Objects Through Time tells the story of immigration and the changing ethnic diversity of New South Wales, Australia through "movable heritage" - that is, artifacts and objects with historical resonance. While almost ignoring 50,000 years of aboriginal occupation, the site does a nice job of both familiar topics through a fresh lens (e.g., Captain Cook's "secret instructions"), but also takes pains to look at those lesser known topics which may be more accessible through material culture than through texts. [more inside]
posted by Rumple on Sep 14, 2010 - 7 comments

Dr. Mayme A. Clayton: a Champion of Black History

Dr. Mayme Agnew Clayton was a librarian and collector in Los Angeles who left behind a collection of remarkable value. Over the course of more than 40 years, she had collected the largest privately held collection of African-American materials, with over 30,000 rare and out-of-print books, 1,700 films dating back to 1916, as well as more than 75,000 photographs and scores of movie posters, playbills, programs, documents and manuscripts. Her collection, which has been compared to the Schomburg Collection in the New York City Public Library, was opened to the public in 2007. [more inside]
posted by filthy light thief on Jan 8, 2010 - 6 comments

"Most every Friday, now, the FDIC seizes several banks"

60 minutes goes along with the FDIC to take over a bank. Via calculated risk. [more inside]
posted by jourman2 on Mar 9, 2009 - 24 comments

Events and Festivals Across the USA

Top Events USA lists their top 20 events across the USA, the top 10 events and festivals for each of the United States, and lists of the best annual events and festivals by category or theme. [more inside]
posted by netbros on Jan 10, 2009 - 7 comments

The ransack of Italy

The ransack of Italy is finally becoming big news. The Getty had a reputation for buying Italian antiquities of "uncertain provenance". It recently returned some treasures, but has remained in the market; it also kept the Morgantina Aphrodite. But, perhaps, not for much longer. Marion True, a senior curator there, has just been indicted by the Italian authorities "on criminal charges involving the acquisition of precious antiquities".
posted by andrew cooke on May 20, 2005 - 10 comments

Framing the Economic Debate

Framing the Economic Debate. If you read Metafilter, you've no doubt seen a few links criticizing Bush's handling of the economy. The unabashed partisans at the Heritage Foundation have put together a document from which many of Bush's talking points about the economy (tonight, and throughout the campaign) are likely to come.
posted by Kwantsar on Oct 8, 2004 - 16 comments

Being English

Forget British. Define English. The perennial ex-pat and honorary Yank Christopher Hitchens may not be the best Englishman to define it - though his embarrassingly reactionary brother Peter is even less suited - but at least he has a go. For everyone else in the world, there are the Scottish, the Welsh, even the Northern Irish - all strong nationalities in their own right, each one older and more culturally solid than the slightly French, slightly German and slightly Dutch English. So why persist, in this post-imperialist day and age, in the myth of the Brit? If it is a myth. Americans, whether from the U.S. or Canada, certainly continue to buy into it. Or is it, for the rest of the world, too dangerous for the English - with devolution raging - to find their own, muddied identity? Think of those football hooligans and their grotesque politics, St.George face-masks and flags. (Via Arts And Letters Daily.)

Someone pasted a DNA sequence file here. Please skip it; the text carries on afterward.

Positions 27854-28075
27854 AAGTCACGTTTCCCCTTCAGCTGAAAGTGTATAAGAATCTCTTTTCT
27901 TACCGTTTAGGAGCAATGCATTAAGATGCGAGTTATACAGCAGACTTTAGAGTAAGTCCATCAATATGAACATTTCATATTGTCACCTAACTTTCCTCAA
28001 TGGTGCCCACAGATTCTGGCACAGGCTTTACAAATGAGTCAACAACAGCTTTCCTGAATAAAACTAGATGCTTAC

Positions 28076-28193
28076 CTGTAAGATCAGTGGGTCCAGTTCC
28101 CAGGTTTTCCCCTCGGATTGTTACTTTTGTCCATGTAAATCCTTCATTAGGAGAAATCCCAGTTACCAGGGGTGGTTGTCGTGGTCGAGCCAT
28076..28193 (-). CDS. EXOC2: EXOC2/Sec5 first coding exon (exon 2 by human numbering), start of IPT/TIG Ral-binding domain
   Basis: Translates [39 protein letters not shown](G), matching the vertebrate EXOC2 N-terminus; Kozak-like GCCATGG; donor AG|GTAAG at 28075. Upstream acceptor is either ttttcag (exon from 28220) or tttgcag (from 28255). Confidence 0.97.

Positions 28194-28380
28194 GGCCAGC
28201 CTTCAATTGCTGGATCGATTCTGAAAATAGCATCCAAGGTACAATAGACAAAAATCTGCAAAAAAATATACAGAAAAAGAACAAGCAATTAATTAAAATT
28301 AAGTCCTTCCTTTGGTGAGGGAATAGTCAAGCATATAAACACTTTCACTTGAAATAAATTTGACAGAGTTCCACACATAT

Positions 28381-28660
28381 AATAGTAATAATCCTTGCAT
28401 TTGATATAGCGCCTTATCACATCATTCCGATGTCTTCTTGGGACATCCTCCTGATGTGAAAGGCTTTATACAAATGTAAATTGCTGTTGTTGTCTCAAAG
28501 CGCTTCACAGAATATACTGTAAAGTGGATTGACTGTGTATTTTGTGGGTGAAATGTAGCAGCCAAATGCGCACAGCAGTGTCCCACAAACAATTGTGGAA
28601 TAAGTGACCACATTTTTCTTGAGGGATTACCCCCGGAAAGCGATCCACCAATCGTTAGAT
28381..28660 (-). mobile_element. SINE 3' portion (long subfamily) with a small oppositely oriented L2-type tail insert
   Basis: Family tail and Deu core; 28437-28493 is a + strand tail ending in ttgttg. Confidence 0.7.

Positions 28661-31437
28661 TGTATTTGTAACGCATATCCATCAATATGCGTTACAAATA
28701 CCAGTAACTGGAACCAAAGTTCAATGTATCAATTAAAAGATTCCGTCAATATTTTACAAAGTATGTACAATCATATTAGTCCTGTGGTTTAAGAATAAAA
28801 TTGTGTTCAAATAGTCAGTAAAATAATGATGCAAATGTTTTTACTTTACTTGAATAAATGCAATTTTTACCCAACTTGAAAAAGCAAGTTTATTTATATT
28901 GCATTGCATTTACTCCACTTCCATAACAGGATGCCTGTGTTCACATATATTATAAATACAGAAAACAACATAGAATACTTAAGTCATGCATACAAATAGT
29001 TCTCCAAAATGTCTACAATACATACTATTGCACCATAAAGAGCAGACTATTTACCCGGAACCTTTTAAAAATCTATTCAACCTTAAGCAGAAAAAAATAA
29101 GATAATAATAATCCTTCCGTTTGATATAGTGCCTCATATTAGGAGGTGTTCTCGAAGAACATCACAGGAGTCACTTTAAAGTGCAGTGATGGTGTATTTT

posted by MiguelCardoso on Oct 17, 2003 - 40 comments

Ciudades Mexicanas del Patrimonio de la Humanidad

Mexican World Heritage Cities - a beautiful site (flash) developed by an association of the nine Mexican cities on the world heritage list. In English or Spanish. (via Vigna-Maru)
posted by madamjujujive on Sep 14, 2003 - 5 comments

Chinese Diaspora

Chinese Heritage of Australian Federation. A page full of stories of the Chinese community in Australia around 1900. 'At this time there were almost 35,000 Chinese in the Australian colonies. Each of these individuals to varying degrees has played a role in the development of Australia. This page explores the lives of some of these people - both ordinary and famous. '
Related :- the Ng Shing Gung in San Jose; the Mai Wah Society and the Asian heritage of Butte, Montana (old building and the Tong Wars); the Wing Luke Asian Museum, Seattle; a Chinese joss house in Darwin; Chinatown Melbourne (history, today, virtual tour); Chinatown Sydney (community and culture); Yema-po, once a Chinese labourers' work camp in California.
posted by plep on Aug 7, 2003 - 11 comments

World Heritage Tour Panoramas

The World Heritage Tour is a non-profit organization dedicated to creating a documentary image bank with panoramic pictures for all of the UNESCO World Heritage sites [warning: frames]. Examples include the tomb of Sety I, discovered in 1817 and permanently closed to the public in 1991 and the baroque churches of the Phillipines. [more inside]
posted by Irontom on Jun 10, 2003 - 11 comments

Victorian Secrets of Washington, D.C.

Victorian Secrets of Washington, D.C.: haunting photos and thoughtful essays documenting one man's fight to draw attention to D.C.'s neglected architectural heritage: "This site won't be much of a beauty pagent because we 'll concentrate on buildings that are vacant, abandoned, deteriorated, distressed, or just plain at risk because they are standing in the path of development . . . if even one Victorian finds an angel because of our page, we'll consider it a thousand percent return on investment."
posted by ryanshepard on Feb 14, 2003 - 13 comments